Singapore to unlock full potential of digital

SGTraDex to digitalise the supply chain ecosystem.

Singapore Government has announced that the country will be stepping up investments to unlock the full potential of the digital revolution through collective action.

Building “digital infrastructure” for the future – SGTraDex

The pandemic has accelerated the overall shift to digital. Building a common “digital infrastructure” to underpin and ease data sharing will enable multiple stakeholders to come together and drive economic transformation.

A new common data infrastructure and framework, the Singapore Trade Data Exchange, or SGTraDex was therefore launched to enable this trusted sharing of trade data. Designed as a neutral and open digital infrastructure through a public-private partnership, it was conceptualised by the Alliance for Action (AfA) on Supply Chain Digitalisation. SGTraDex will support ecosystem-wide digital transformation, connecting supply chain ecosystems both locally and globally.

Three initial use cases were developed to push the boundaries of a trusted data exchange. The use cases demonstrated how SGTraDex can enable participants to strengthen the financing integrity of trade flows, enhance operational efficiency by optimising logistics functions across partners, and provide visibility on supply chain transactions.

The use cases have the potential to unlock more than S$200 million (US$150 million) of value annually when fully developed.

SGTraDex will continue to build on this initial momentum, develop more use cases, and drive adoption locally and globally. SGTraDex also has the flexibility to be the data infrastructure for many other sectors ranging from construction to aviation, unlocking even more potential value. This is part of a suite of digital infrastructure and utilities being developed, including the SGFinDex for the financial sector that provides a strong foundation for Singapore’s Digital Economy.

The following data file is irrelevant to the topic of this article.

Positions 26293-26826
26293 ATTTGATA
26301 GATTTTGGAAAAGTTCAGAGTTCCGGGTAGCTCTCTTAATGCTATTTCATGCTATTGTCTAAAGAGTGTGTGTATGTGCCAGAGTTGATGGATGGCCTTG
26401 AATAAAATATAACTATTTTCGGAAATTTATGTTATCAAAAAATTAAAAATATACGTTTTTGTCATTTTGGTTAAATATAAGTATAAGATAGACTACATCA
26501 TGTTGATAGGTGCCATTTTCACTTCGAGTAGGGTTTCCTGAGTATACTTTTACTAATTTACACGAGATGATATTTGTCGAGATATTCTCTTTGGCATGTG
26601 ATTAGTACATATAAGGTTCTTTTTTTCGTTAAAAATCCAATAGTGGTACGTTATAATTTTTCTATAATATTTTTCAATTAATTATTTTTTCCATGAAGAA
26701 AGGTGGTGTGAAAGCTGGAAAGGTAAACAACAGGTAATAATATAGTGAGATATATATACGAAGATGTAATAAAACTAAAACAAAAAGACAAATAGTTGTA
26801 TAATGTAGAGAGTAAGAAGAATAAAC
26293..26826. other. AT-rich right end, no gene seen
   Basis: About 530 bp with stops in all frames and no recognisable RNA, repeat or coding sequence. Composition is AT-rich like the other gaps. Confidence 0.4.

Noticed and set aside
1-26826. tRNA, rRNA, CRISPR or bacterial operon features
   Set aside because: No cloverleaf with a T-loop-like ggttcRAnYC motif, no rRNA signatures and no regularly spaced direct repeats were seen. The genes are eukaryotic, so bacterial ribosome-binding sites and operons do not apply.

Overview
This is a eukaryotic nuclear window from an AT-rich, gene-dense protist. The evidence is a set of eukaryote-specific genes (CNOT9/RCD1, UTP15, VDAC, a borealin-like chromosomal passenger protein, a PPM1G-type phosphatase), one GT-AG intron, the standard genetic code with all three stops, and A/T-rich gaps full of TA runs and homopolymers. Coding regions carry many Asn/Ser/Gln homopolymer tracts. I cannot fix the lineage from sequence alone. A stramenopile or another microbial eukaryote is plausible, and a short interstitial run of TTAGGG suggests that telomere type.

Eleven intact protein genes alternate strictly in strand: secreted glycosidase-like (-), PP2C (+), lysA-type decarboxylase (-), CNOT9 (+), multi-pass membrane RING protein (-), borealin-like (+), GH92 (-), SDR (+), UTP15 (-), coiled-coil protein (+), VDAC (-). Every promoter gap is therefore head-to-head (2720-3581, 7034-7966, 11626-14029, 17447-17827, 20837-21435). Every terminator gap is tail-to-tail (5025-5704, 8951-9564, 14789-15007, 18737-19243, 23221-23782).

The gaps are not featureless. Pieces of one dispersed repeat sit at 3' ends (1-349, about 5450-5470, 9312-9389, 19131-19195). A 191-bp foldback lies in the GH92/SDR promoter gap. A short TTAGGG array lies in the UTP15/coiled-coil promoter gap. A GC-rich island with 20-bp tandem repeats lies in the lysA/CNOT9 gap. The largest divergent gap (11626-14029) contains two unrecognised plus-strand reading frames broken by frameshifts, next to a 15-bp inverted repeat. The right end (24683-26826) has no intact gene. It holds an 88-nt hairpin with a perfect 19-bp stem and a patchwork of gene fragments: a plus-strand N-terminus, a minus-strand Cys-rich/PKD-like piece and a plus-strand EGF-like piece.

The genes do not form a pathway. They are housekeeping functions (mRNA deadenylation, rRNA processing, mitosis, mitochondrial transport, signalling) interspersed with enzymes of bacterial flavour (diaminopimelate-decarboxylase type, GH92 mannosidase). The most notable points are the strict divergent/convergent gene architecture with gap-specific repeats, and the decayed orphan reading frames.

Investing in Research, Innovation and Enterprise

Investment in research and innovation is key to building solutions for the future and staying at the forefront of the digital economy. Singapore will invest close to S$70 million (US$50 million) under the Research, Innovation and Enterprise (RIE) plan, to launch our first national Future Communications Research & Development Programme (FCP).

The FCP supports cutting edge communications and connectivity research, and will in turn grow local capability to translate that into innovative products, services, and companies. This will be accomplished through the setup of new communications testbeds in 5G and beyond-5G, and support technology development, translation and training, while building up the talent pool in the areas of communications and connectivity technologies. As a start, the FCP has established a Memorandum of Understanding (MOU) with the 6G Flagship of Finland

Building Global Partnerships – Digital Economy Collaboration with Japan and Thailand

As the Global-Asia node for technology and innovation, such digital cooperation with like-minded partners reaffirms Singapore’s role in bolstering growth opportunities in the global digital economy. Singapore Minister for Communications and Information Josephine Teo also signed a MOC with Japan and an MOU with Thailand.

MOC to Promote Cooperation in ICT

Josephine Teo, Minister for Communications and Information (Singapore) and Ryota Takeda, Minister of Internal Affairs and Communications (Japan) have also signed an agreement to strengthen ICT collaboration between Singapore and Japan, enabling closer policy alignment and regulation on businesses.

The MOC will facilitate a pilot project on electronic transferable records and the exchange of information on best practices and policies relating to the Digital Economy, Artificial Intelligence, and cybersecurity. It also includes closer collaborations through joint training and programmes on AI implementation, AI governance and ethics, as well as cybersecurity capacity building.